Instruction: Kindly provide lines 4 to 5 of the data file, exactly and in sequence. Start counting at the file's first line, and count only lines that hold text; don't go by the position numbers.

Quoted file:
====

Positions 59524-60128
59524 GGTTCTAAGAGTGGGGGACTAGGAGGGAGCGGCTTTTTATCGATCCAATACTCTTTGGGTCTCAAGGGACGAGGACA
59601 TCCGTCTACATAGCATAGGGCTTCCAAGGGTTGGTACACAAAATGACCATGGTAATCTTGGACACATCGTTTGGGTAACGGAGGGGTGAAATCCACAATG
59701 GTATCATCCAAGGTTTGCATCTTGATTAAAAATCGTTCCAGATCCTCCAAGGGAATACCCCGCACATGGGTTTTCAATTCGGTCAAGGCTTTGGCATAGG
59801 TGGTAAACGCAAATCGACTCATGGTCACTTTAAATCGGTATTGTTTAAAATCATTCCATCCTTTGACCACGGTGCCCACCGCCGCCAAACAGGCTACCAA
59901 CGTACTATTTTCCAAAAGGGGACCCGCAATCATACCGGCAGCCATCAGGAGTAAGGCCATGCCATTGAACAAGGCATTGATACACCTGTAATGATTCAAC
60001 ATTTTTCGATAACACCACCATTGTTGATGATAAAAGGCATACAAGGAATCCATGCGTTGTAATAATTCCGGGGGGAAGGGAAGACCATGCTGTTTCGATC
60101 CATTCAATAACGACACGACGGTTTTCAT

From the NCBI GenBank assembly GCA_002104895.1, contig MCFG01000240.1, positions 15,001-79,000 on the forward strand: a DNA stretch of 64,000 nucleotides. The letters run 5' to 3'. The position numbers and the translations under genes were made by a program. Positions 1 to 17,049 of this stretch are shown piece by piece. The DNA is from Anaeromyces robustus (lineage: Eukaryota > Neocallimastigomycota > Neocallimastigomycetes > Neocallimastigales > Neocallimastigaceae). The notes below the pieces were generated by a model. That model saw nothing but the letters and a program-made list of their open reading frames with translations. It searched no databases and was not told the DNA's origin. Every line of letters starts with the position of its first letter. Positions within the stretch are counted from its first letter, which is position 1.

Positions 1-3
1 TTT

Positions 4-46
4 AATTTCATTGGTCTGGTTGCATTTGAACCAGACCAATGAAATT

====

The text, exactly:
59701 GTATCATCCAAGGTTTGCATCTTGATTAAAAATCGTTCCAGATCCTCCAAGGGAATACCCCGCACATGGGTTTTCAATTCGGTCAAGGCTTTGGCATAGG
59801 TGGTAAACGCAAATCGACTCATGGTCACTTTAAATCGGTATTGTTTAAAATCATTCCATCCTTTGACCACGGTGCCCACCGCCGCCAAACAGGCTACCAA